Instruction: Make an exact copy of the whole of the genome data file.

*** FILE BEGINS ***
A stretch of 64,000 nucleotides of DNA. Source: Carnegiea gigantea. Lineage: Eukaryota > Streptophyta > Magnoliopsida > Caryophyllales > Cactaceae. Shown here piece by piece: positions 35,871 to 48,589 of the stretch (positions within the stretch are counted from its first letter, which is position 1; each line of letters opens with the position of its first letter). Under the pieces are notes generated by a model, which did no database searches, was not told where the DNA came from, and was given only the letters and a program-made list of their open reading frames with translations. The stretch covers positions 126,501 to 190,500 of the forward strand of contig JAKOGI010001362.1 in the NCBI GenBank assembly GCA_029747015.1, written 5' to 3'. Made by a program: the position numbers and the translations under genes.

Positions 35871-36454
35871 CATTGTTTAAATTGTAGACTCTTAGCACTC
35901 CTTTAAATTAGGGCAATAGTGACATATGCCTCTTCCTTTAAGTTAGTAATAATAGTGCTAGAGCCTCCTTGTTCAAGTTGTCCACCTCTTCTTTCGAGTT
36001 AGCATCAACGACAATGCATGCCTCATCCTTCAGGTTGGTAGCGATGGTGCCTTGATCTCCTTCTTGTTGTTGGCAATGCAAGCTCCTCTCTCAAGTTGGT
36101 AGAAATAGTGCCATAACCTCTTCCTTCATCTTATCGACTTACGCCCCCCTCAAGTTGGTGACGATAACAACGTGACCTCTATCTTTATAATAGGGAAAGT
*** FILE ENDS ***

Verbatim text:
A stretch of 64,000 nucleotides of DNA. Source: Carnegiea gigantea. Lineage: Eukaryota > Streptophyta > Magnoliopsida > Caryophyllales > Cactaceae. Shown here piece by piece: positions 35,871 to 48,589 of the stretch (positions within the stretch are counted from its first letter, which is position 1; each line of letters opens with the position of its first letter). Under the pieces are notes generated by a model, which did no database searches, was not told where the DNA came from, and was given only the letters and a program-made list of their open reading frames with translations. The stretch covers positions 126,501 to 190,500 of the forward strand of contig JAKOGI010001362.1 in the NCBI GenBank assembly GCA_029747015.1, written 5' to 3'. Made by a program: the position numbers and the translations under genes.

Positions 35871-36454
35871 CATTGTTTAAATTGTAGACTCTTAGCACTC
35901 CTTTAAATTAGGGCAATAGTGACATATGCCTCTTCCTTTAAGTTAGTAATAATAGTGCTAGAGCCTCCTTGTTCAAGTTGTCCACCTCTTCTTTCGAGTT
36001 AGCATCAACGACAATGCATGCCTCATCCTTCAGGTTGGTAGCGATGGTGCCTTGATCTCCTTCTTGTTGTTGGCAATGCAAGCTCCTCTCTCAAGTTGGT
36101 AGAAATAGTGCCATAACCTCTTCCTTCATCTTATCGACTTACGCCCCCCTCAAGTTGGTGACGATAACAACGTGACCTCTATCTTTATAATAGGGAAAGT